Financial Times

Volkswagen puts up fresh $1.2bn to end drivers’ emissions claims

by Patrick McGee, Financial Times

February 7, 2017 | 11:00 am
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N America bill for scandal heads towards $24bn; New payment for owners of biggest cars

Volkswagen moved to close the book on claims by US consumers hit by the vehicle maker’s diesel emissions scandal by agreeing to pay up to $1.2bn to the final big group of Americans seeking compensation for cars they purchased with test-cheating software.

The proposed settlement, covering owners of the biggest and most expensive cars affected, means the scandal’s cost to the German carmaker could reach $24.3bn in North America.

VW admitted in September 2015 to installing the illegal software in diesel cars in the US, allowing them to understate emissions of harmful nitrogen oxides in official tests while spewing excess NOx on the road.

Most of the affected cars had 2.0 litre engines, and VW last year finalised a $15.3bn settlement that offered to buy back these vehicles from the owners and pay them compensation.

VW is now proposing to compensate owners of 75,000 diesel vehicles powered by 3.0 litre engines, some made by the luxury Audi and Porsche brands, and buy back certain models.

“All of our customers with affected vehicles in the United States will have a resolution available to them,” said Hinrich Woebcken, head of VW in the US. “We will continue to work to earn back the trust of all our stakeholders.”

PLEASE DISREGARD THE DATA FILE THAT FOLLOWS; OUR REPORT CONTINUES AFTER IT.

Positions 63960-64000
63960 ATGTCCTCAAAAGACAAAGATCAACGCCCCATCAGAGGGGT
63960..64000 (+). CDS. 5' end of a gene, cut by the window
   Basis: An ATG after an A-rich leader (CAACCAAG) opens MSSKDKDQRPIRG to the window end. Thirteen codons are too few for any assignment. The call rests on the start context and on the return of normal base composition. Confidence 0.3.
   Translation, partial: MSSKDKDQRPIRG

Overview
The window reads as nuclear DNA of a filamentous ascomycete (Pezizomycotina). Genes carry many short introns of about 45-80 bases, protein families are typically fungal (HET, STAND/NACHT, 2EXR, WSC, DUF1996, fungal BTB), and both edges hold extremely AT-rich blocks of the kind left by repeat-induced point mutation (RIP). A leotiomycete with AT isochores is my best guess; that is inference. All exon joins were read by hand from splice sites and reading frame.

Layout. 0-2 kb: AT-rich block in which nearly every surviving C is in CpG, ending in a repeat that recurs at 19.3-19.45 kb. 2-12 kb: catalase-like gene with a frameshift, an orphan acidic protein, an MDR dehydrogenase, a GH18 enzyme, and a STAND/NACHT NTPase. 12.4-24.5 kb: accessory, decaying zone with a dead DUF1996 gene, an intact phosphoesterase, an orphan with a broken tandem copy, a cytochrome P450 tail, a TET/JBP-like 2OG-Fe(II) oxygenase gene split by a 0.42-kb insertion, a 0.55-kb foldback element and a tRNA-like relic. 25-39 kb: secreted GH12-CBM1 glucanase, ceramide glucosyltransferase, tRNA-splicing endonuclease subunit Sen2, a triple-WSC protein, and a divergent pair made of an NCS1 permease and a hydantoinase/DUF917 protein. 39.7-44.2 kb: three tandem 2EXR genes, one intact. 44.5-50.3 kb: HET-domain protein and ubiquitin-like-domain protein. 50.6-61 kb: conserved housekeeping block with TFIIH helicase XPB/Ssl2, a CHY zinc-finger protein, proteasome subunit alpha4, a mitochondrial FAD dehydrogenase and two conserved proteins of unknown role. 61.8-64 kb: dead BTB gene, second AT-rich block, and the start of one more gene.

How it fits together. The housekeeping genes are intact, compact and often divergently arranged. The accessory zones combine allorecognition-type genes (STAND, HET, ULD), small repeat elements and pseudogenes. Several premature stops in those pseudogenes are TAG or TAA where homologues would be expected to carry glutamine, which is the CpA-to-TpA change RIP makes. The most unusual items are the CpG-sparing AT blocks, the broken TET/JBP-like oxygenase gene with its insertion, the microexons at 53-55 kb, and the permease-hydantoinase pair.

In a separate deal, Bosch, the German car-component supplier, whose software VW used in its emissions cheating, has agreed to pay $327.5m to resolve claims against it from owners and dealers. Bosch denied wrongdoing.

According to documents filed in a California court which must approve the VW settlement, the carmaker agreed to buy or fix about 20,000 VW Touareg and Audi Q7 cars, with owners receiving between $7,755 and $13,880 each.

The remainder of the 3.0 litre cars – made by VW, Audi and Porsche – would be repaired, and owners would be given between $7,039 and $16,114. The fix for these cars has not yet been approved, and if US regulators do not give a green light VW will be forced to buy them back, increasing the cost of the settlement from $1.2bn to more than $4bn.

The latest settlement also involves VW paying $225m to mitigate the environmental effects of NOx emissions.

Although the carmaker is still facing suits by VW shareholders in the US, the settlement would mean almost all litigation with North American drivers and the US government would be resolved.

VW reached a $4.3bn deal with Washington last month, in which VW pleaded guilty to criminal charges. In June, it agreed to the $15.3bn settlement with owners of 500,000 2.0 litre cars.

“This settlement brings to an end the final chapter of the consumer claims in the [drivers’] litigation, a resolution achieved at remarkable speed,” said Elizabeth Cabraser, counsel for the car owners. VW owners with 2.0-litre cars are to receive an additional $350 each from the Bosch settlement. Owners of 3.0-litre vehicles receive $1,500.


by Patrick McGee, Financial Times

February 7, 2017 | 11:00 am
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